I think that Narnia is not going to be a big success. I think people are Lord of the Rings-ed out and that another saga, particularly one with obvious religious overtones, is not going to do as well as Hugh Hewitt thinks. Plus, if you read the reviews of the movie vs. KK, it's clear that KK is the winner. The best I've heard about Narnia is that it's "pretty good." Pretty good movies that are similar to very good movies that only recently came out do not and will not do as well as a highly reviewed blockbluster.

Anonymous said...

Mustn't forget the appeal to conservative Christians. The media's been pushing that aspect pretty hard it seems, and I personally wouldn't be surprised if it gave a considerable boost to Narnia's numbers over the long run. Comparisons to the Passion would probably be overstating things though.

That said, Kong will be massive.

Timothy said...

Of course, LWW is a sequel, of sorts, to LOTR, so it's got that going for it. In some ways, it's a combination of The Passion, Lord of the Rings and Harry Potter, and has the opportunity to pick up people from all three audiences, including those who don't fall into any other category. Thus, it has an opportunity to do better than all of them.

Add into that the fact that there has been a great deal of under-the-radar hype through Evangelical organizations, a la the Passion, and the money is significantly less "easy."

Anonymous said...

In comparison to LoTR, Passion, and the latest few Potter films, though, the Narnia universe feels very sanitized, which may count against it when it comes to capturing the older age demographics. That's obviously just a personal aesthetic judgement (and based solely on my viewings of the trailer, to boot), but I can't help but wonder if anyone else shares that sentiment.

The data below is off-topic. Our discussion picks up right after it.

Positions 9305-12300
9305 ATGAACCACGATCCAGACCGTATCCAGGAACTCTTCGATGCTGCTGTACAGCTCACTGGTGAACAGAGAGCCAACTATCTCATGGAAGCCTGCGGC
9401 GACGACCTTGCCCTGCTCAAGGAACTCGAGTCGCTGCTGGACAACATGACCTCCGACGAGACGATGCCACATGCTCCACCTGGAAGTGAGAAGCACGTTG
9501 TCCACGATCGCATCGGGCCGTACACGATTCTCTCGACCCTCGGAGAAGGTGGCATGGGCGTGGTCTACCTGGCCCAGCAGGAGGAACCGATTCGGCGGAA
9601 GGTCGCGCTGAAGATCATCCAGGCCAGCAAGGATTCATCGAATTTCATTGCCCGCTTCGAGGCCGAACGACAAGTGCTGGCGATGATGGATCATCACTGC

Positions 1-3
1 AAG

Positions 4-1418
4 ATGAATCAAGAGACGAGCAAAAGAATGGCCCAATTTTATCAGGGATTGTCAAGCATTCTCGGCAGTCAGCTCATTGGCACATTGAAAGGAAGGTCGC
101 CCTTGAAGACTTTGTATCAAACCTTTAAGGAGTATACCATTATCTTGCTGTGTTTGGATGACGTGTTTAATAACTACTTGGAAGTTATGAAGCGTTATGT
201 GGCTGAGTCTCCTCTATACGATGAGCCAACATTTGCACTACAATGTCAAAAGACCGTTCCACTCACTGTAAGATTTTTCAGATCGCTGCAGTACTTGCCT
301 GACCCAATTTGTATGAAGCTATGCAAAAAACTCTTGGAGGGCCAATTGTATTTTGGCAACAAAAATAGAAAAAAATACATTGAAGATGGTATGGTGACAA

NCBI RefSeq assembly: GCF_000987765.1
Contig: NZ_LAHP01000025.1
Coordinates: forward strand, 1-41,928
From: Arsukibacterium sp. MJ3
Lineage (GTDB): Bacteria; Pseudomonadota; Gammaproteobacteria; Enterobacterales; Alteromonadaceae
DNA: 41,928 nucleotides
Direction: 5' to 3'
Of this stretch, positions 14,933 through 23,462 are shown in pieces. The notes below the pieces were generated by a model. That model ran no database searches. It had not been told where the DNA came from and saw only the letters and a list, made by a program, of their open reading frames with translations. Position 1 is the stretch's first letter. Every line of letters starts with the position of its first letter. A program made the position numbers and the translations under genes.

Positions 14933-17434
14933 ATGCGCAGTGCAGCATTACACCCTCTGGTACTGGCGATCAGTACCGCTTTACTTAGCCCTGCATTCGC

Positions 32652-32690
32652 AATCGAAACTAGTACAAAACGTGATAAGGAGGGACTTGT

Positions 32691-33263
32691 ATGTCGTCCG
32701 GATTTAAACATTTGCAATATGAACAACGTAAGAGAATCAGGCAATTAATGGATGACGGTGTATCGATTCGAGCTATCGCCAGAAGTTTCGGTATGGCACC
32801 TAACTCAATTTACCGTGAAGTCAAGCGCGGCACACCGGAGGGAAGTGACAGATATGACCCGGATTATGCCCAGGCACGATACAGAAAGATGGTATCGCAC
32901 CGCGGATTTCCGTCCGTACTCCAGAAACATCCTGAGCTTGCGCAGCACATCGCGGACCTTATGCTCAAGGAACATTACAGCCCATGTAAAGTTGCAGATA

Still, there's no doubt in my mind that Narnia will have a stranglehold on the pre-teen demographic. It just remains to be seen who it will appeal to apart from the pre-teens and evangelicals, and if the evangelicals will come out in force for a film that's recieved significantly less controversy than Passion.

TopCat said...

I think you overlook one fact that might help Kong beat Titanic, it's coming after one of the worst droughts of decent films in history. I thought Star Wars was overcompensated for the same reason and the desire for a good flick is even stronger now.

Anonymous said...

Here's what I think: Narnia will clean up in repeat business, but Kong is just too long. Few will want to sit through a 3-hour movie more than once.

Slublog said...

Opening weekend? Kong will probably win. It's an event movie by a guy with a very good track record.

The biggest strike against Kong I can see is that a lot of movie-loving women don't seem interested in it - it's a guy movie event. If it starts out being pegged as a 'guy movie,' it's going to make much less than expected.

Anonymous said...

It appears that Mr. Hewitt is going to be getting some hot elven action:

That would make Hugh Aragorn, son of Arathorne, and heir to the throne of Isildur, right?


CreditFun said...

The funniest thing is that Narnia is a far more intellectual movie than Kong. And don't tell me it's a movie for little kids. King Kong is a movie for grown-up kids that don't know what a good movie is.